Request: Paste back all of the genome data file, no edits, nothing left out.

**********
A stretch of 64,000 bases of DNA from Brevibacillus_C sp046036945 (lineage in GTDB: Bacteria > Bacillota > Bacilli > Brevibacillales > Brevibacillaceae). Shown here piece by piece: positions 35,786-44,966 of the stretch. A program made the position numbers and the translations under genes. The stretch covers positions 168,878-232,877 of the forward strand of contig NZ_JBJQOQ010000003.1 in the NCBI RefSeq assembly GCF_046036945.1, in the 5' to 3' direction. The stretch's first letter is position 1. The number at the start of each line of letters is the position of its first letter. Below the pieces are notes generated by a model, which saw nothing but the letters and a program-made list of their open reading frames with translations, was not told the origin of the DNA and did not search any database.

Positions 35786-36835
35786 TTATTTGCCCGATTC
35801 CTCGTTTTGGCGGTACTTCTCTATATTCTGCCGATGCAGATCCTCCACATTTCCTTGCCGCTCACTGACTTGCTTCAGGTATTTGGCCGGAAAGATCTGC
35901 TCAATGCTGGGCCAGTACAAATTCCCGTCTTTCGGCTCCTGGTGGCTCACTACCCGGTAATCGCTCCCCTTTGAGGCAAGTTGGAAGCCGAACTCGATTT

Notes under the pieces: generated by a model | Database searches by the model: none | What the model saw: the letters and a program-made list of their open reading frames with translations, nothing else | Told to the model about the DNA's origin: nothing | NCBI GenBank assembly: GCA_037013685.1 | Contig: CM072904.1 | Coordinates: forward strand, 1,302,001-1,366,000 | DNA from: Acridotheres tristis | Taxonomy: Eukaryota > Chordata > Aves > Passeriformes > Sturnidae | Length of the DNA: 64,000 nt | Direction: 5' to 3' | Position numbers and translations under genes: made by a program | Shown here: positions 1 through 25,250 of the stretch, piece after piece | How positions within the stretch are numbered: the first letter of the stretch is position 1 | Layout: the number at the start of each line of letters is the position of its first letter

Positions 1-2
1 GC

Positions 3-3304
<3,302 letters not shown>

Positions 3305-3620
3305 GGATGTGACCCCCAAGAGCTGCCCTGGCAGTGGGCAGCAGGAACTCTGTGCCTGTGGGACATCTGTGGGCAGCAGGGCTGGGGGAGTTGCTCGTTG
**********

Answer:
A stretch of 64,000 bases of DNA from Brevibacillus_C sp046036945 (lineage in GTDB: Bacteria > Bacillota > Bacilli > Brevibacillales > Brevibacillaceae). Shown here piece by piece: positions 35,786-44,966 of the stretch. A program made the position numbers and the translations under genes. The stretch covers positions 168,878-232,877 of the forward strand of contig NZ_JBJQOQ010000003.1 in the NCBI RefSeq assembly GCF_046036945.1, in the 5' to 3' direction. The stretch's first letter is position 1. The number at the start of each line of letters is the position of its first letter. Below the pieces are notes generated by a model, which saw nothing but the letters and a program-made list of their open reading frames with translations, was not told the origin of the DNA and did not search any database.

Positions 35786-36835
35786 TTATTTGCCCGATTC
35801 CTCGTTTTGGCGGTACTTCTCTATATTCTGCCGATGCAGATCCTCCACATTTCCTTGCCGCTCACTGACTTGCTTCAGGTATTTGGCCGGAAAGATCTGC
35901 TCAATGCTGGGCCAGTACAAATTCCCGTCTTTCGGCTCCTGGTGGCTCACTACCCGGTAATCGCTCCCCTTTGAGGCAAGTTGGAAGCCGAACTCGATTT

Notes under the pieces: generated by a model | Database searches by the model: none | What the model saw: the letters and a program-made list of their open reading frames with translations, nothing else | Told to the model about the DNA's origin: nothing | NCBI GenBank assembly: GCA_037013685.1 | Contig: CM072904.1 | Coordinates: forward strand, 1,302,001-1,366,000 | DNA from: Acridotheres tristis | Taxonomy: Eukaryota > Chordata > Aves > Passeriformes > Sturnidae | Length of the DNA: 64,000 nt | Direction: 5' to 3' | Position numbers and translations under genes: made by a program | Shown here: positions 1 through 25,250 of the stretch, piece after piece | How positions within the stretch are numbered: the first letter of the stretch is position 1 | Layout: the number at the start of each line of letters is the position of its first letter

Positions 1-2
1 GC

Positions 3-3304
<3,302 letters not shown>

Positions 3305-3620
3305 GGATGTGACCCCCAAGAGCTGCCCTGGCAGTGGGCAGCAGGAACTCTGTGCCTGTGGGACATCTGTGGGCAGCAGGGCTGGGGGAGTTGCTCGTTG